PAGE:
In the first part of our overall look at 2018 predictions, we determined six of the top 11 trends that were predicted for this year. In this second installment we will look at the remaining five overall topics that are expected to shake cybersecurity in 2018.
The Internet of Things (IoT) may be the most affected sector by the Meltdown and Spectre bugs, but it’s the legislation that many determine will be the biggest game changer. Gary Hayslip, chief information security officer of Webroot, said: “Legislation will require IoT manufacturers to be responsible for producing products without known defects.”
It is also predicted that the power of IoT will be felt by businesses in a repeat of the Mirai botnet activity. Paul Barnes, senior director product strategy at Webroot, predicted a mass IoT breach spanning consumers and businesses, but this time with little ability to remediate based on the attack disabling hardware and demanding a ransom payment.
Also, the growing commercial utilization of IoT systems will mean that the value of breaching and controlling these types of systems is increasing for attackers, says Greg Day from Palo Alto Networks.
Criminals Become More Sophisticated
The advancement of cyber-criminal skills has been predicted year on year, and apart from the unsophisticated nature of WannaCry, this has proved to be true. According to ZeroFox: “Artificial intelligence will lead to more sophisticated cyber-attacks and render basic protection methods obsolete” while Lastline said that in 2018, we can expect to see a dramatic increase in sophistication among cyber-criminals as they leverage AI and ML-powered hacking kits built from tools that criminals leaked or stole from state-sponsored intelligence agencies.
Adam Hunt, chief data scientist at RiskIQ, said: “Threat actors will increase their adoption of adversarial machine learning to evade detection by infrequently trained machine learning models. Machine learning models will need to evolve quickly to keep up with these threats by incorporating instance-based approaches.”
Social Media Takeovers
Following on from the advancement of cyber-criminals, in 2018 there will be an easier ‘way in’ for attackers thanks to social media. According to Airbus CyberSecurity, social media can be used for sophisticated social engineering and reconnaissance activities which form the basis of many attacks on the enterprise.
Markus Braendle, head of the Airbus CyberSecurity business, said that from an attacker’s perspective, social media has become an easy target because of the number of non-cybersecurity savvy users, and the fact that these platforms are both easy and cost effective to use.
“To protect themselves against social media attacks, organizations need to implement enterprise-wide social media security policies. This includes designing training programs for employees about social media usage, and creating incident response plans that coordinate the activities of the legal, HR, marketing and IT departments in the event of a security breach.”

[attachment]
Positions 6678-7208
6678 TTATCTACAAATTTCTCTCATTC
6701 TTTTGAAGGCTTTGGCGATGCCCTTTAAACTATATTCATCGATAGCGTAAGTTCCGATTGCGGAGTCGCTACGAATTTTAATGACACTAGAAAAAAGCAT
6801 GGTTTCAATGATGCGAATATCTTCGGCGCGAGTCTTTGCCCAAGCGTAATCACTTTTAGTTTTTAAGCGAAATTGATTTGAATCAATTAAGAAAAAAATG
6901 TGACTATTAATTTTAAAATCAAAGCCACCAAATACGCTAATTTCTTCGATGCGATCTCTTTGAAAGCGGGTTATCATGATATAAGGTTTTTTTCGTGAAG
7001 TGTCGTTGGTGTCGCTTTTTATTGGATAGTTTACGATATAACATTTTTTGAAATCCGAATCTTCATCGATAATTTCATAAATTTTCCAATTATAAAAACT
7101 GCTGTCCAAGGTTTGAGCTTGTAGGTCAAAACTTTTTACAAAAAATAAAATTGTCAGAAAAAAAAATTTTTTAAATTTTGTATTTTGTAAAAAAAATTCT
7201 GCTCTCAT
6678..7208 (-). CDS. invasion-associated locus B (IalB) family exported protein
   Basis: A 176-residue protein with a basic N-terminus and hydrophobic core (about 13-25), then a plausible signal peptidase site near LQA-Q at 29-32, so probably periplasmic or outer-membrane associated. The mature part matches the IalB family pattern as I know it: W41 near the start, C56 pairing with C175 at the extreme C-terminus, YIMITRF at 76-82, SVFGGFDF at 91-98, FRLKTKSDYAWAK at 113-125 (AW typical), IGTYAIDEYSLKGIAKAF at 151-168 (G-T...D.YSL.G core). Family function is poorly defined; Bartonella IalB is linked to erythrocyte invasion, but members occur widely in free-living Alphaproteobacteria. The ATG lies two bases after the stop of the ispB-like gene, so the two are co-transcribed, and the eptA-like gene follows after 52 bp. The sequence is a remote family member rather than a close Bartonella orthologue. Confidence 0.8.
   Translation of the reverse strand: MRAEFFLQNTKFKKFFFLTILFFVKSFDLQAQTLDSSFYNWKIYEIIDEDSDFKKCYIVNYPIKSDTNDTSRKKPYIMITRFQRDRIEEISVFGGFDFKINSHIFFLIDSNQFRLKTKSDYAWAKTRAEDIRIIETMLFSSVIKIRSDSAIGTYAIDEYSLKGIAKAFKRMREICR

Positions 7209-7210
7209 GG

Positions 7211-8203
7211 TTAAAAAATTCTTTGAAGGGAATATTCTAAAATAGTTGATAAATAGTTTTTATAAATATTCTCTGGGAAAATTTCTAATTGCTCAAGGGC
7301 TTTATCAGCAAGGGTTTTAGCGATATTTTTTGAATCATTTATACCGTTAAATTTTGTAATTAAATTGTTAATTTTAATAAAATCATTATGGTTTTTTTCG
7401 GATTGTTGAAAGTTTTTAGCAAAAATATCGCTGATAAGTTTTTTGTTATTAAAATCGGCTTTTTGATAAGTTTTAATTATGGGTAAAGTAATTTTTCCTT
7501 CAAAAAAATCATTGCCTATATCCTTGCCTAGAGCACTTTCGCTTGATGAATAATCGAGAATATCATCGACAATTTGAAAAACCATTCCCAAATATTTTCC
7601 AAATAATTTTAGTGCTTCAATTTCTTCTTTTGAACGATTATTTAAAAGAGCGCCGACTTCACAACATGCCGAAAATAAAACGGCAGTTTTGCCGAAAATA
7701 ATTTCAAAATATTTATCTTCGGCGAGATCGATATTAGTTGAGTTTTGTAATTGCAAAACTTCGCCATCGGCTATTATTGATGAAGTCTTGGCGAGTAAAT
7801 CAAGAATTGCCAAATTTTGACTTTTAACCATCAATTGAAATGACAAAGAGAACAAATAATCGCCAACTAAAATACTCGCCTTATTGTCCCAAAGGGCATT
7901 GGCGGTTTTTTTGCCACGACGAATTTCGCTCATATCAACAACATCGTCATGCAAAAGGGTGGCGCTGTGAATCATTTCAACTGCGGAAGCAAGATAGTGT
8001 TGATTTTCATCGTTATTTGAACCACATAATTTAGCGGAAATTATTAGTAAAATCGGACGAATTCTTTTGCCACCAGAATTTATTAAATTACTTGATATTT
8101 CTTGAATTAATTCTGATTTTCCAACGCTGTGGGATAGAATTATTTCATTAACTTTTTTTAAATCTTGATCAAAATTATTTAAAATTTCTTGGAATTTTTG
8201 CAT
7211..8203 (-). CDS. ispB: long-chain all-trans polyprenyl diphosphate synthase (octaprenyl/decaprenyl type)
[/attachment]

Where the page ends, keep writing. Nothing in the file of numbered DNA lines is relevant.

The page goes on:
Zerofox claimed that social media account takeovers “will run rampant in 2018”, with all users becoming potential victims, especially politicians (as we saw with President Trump).
Malware – Fileless Attacks
In our first half of this prediction series we looked at the predictions around mobile malware, and in predictions around more general malware the problems of detection seem to be continuing. Lastline said that as 2017 saw an increased amount of malware attacking the firmware and memory of hardware devices, we can expect hackers to increasingly turn to this type of attack.
In terms of detection, Colin Tankard, managing director of Digital Pathways, said that ‘ file-less attacks’ will be taken more seriously, and be as big a threat as trojans. “These viruses reside in the memory of the PC and remain there until it is rebooted,” he said. “Normal anti-virus will not detect these attacks.”
Greg Day from Palo Alto Networks added that with the growing popularity of cryptocurrencies, we can expect to see more malware focused on stealing account information to empty these next-generation accounts.
More Use of MSSPs
With all of this bad news, surely there has to be a solution that will make security better? Resolve claimed that the reliance will fall upon the managed security solutions provider (MSSP), who will receive greater interest from organizations that recognize that the level of effort and in-house expertise required for a successful SOC is beyond their means.
“Smart MSSPs – those that have the right personnel and tools available to build buyer confidence – that demonstrate the ability to meet core enterprise requirements and state-of-the-art responses to security breaches will attract the most interest.”
The same company also predicted that as clients begin to request MSSPs to demonstrate attack responses and share metrics on time to respond/remediate for specific incident types, MSSPs will be pressured to provide detailed evidence and assurances of an MSSP’s ability to respond effectively to a significant breach.
Those are the 11 points the security community predicted to have the most impact in 2018. Of course, and as Meltdown and Spectre have demonstrated, it is hard to know what really will create the headlines.
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